(Bloomberg Opinion) -- Dan Loeb’s Third Point LLC says it has a history of working constructively with boards to promote the success of their companies. The activist’s latest goal seems to involve removing the board of Prudential Plc entirely, and dismantling the head office around it, as part of a breakup of the $48 billion insurer.That may not be as hard as it sounds.Once focused on Britain, Prudential has transformed into a large Asian insurer with a smaller U.S. business attached. Its shares suffer under a stark valuation discount to Hong Kong-listed peer AIA Group Ltd., and Loeb has set out a plausible explanation for why. The reason, he says, is that the Asian side needs capital to grow, but competes with shareholders for dividends. Likewise, the U.S. business would be better off conserving cash in support of its own capital strength. Meanwhile, most investors don’t want to invest in an Asian-U.S. hybrid insurer.The remedy sounds simple: Split Prudential into separate U.S. and Asian businesses with their own stock listings and dividend policies. The Asian shares would probably command a much higher valuation than whole the group does now, providing an acquisition currency that would be a cheap source of growth capital. At the same time, scrapping the conglomerate structure would eliminate the need for a costly corporate center based in London.None of this is likely to be a huge surprise to Prudential’s directors. The board has already been simplifying the company, mainly by spinning off the M&G Plc asset management business. That move has failed to address the valuation gap, so the next logical step would be to jettison the U.S. subsidiary and become a pure Asia play. Prudential’s chairman, Paul Manduca, is retiring next year anyway, and Chief Executive Officer Mike Wells has been in the role for five years. Manduca’s successor, banker and former government minister Shriti Vadera, has a chance to be radical.The real opponents to Loeb’s ideas are more likely to be found among Prudential’s long-term investors. Third Point is a new arrival taking on a longstanding problem. But Prudential has a large number of U.K. investors whose own narrow interests may be served by keeping it in its current form, paying high dividends via a London-listed share. Recall that consumer giant Unilever NV encountered huge resistance to an attempt to simplify its structure in 2018, while plumbing group Ferguson Plc is moving with extreme care about a possible re-domicile for the same reason.Loeb argues Prudential in two pieces would be worth twice what it is today. He may be right, but if a breakup involves a dividend cut along the way, it won’t be plain sailing.To contact the author of this story: Chris Hughes at firstname.lastname@example.orgTo contact the editor responsible for this story: Beth Williams at email@example.comThis column does not necessarily reflect the opinion of Bloomberg LP and its owners.Chris Hughes is a Bloomberg Opinion columnist covering deals. He previously worked for Reuters Breakingviews, as well as the Financial Times and the Independent newspaper.For more articles like this, please visit us at bloomberg.com/opinionSubscribe now to stay ahead with the most trusted business news source.©2020 Bloomberg L.P.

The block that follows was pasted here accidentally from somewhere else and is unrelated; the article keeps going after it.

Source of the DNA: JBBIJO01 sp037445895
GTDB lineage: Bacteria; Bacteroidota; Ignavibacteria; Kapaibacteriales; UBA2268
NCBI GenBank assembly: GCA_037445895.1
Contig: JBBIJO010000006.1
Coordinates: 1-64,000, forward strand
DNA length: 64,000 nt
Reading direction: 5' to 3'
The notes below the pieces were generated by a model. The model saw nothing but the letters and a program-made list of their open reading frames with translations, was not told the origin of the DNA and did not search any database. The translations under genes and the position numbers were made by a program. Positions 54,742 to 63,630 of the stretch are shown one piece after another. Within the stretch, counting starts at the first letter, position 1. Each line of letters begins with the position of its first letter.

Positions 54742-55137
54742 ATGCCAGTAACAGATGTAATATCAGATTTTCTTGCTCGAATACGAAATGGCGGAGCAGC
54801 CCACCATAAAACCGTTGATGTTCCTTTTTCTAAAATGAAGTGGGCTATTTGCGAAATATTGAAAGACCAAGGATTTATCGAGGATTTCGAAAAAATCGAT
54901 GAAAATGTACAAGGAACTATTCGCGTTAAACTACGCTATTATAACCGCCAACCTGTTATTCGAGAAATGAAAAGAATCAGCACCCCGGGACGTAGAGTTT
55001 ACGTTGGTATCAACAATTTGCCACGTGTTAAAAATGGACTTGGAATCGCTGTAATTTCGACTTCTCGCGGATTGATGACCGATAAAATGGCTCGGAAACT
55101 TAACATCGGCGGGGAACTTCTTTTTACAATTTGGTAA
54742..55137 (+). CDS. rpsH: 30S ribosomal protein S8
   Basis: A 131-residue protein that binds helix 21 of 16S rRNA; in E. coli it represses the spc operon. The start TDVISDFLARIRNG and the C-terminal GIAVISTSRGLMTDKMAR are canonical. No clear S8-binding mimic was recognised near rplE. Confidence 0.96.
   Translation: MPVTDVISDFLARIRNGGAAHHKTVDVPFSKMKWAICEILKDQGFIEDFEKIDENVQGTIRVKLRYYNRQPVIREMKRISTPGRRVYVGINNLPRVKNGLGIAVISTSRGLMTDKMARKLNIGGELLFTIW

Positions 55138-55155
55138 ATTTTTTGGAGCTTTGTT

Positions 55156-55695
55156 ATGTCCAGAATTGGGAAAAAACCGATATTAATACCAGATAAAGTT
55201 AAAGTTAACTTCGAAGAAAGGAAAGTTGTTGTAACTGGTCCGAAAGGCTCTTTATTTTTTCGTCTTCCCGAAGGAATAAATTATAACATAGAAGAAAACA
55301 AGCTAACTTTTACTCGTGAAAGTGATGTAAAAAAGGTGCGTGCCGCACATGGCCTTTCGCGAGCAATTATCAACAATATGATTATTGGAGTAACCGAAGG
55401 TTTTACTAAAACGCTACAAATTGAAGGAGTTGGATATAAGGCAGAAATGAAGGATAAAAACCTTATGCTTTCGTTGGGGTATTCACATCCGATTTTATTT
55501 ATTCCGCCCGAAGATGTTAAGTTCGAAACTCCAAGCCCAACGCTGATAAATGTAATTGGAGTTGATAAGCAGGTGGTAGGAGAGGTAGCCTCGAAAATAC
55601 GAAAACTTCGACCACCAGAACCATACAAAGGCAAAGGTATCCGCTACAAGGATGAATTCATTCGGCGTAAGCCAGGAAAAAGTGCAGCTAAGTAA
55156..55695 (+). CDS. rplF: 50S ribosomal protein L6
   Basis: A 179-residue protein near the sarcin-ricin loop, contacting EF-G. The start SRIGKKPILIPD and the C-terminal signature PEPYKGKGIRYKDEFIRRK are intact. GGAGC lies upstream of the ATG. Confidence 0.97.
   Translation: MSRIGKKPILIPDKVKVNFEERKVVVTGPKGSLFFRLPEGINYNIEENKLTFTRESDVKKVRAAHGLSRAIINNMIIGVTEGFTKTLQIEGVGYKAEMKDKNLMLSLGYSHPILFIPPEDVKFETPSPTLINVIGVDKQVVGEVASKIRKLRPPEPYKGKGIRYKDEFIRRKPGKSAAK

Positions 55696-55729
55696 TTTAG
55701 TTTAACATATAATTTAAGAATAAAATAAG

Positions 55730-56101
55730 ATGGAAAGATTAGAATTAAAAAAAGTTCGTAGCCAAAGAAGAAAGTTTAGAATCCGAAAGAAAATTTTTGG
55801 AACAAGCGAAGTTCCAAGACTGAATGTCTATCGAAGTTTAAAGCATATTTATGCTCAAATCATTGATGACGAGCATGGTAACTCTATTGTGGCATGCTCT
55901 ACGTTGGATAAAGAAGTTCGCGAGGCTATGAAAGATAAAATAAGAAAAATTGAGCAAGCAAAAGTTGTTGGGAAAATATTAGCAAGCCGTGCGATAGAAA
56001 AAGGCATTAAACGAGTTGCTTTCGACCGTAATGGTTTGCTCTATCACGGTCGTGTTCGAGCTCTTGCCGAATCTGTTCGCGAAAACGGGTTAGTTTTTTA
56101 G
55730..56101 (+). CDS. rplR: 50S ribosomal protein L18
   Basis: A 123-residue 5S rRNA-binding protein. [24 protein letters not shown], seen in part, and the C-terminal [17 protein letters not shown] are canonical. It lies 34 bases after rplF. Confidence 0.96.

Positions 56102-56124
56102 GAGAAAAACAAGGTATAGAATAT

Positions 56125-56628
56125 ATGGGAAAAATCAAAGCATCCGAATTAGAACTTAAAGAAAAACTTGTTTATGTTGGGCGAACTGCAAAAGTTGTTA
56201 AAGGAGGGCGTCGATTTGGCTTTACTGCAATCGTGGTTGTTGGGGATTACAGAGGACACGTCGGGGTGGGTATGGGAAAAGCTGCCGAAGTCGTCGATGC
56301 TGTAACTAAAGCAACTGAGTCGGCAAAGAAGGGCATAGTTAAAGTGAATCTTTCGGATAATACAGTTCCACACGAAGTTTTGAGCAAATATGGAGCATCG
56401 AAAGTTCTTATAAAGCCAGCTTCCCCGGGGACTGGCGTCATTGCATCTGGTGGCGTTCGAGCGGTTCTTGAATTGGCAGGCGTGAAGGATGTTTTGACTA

This Fool explains why he's thinking about buying some of the highest-yielding stocks in the FTSE 100 today. The post With their 7% dividend yields, I’d consider buying these FTSE 100 stocks appeared first on The Motley Fool UK.